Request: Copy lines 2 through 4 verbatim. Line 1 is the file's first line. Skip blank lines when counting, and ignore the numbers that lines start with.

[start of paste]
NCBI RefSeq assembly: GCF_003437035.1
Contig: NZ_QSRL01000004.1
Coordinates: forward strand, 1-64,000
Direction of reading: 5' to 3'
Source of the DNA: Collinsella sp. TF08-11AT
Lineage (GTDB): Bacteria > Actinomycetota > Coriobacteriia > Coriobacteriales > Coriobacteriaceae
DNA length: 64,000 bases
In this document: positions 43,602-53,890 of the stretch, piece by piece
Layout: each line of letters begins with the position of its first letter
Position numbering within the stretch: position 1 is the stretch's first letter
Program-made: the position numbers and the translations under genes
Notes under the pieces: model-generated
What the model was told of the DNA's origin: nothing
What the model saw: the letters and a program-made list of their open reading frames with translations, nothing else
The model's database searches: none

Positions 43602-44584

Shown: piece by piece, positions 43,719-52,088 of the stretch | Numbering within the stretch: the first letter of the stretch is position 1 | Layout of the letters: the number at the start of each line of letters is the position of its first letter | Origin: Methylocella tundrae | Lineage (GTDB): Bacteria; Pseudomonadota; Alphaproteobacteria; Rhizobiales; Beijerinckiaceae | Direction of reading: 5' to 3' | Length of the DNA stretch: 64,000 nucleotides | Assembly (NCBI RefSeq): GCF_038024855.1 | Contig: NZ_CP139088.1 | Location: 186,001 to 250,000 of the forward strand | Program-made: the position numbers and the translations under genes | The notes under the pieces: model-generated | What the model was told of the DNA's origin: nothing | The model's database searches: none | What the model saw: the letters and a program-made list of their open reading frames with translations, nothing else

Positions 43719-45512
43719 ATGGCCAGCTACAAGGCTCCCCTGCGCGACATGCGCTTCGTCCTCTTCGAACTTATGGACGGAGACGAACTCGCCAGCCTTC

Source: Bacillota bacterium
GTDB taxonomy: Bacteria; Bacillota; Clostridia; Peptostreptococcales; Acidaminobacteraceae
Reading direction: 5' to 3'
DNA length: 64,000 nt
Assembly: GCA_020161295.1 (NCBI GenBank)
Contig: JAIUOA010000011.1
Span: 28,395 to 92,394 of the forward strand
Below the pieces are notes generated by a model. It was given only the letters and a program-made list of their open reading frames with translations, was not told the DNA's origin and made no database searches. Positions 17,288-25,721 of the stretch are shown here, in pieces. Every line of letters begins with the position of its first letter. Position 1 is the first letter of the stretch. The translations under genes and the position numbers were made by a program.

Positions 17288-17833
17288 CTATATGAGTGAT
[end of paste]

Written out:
Contig: NZ_QSRL01000004.1
Coordinates: forward strand, 1-64,000
Direction of reading: 5' to 3'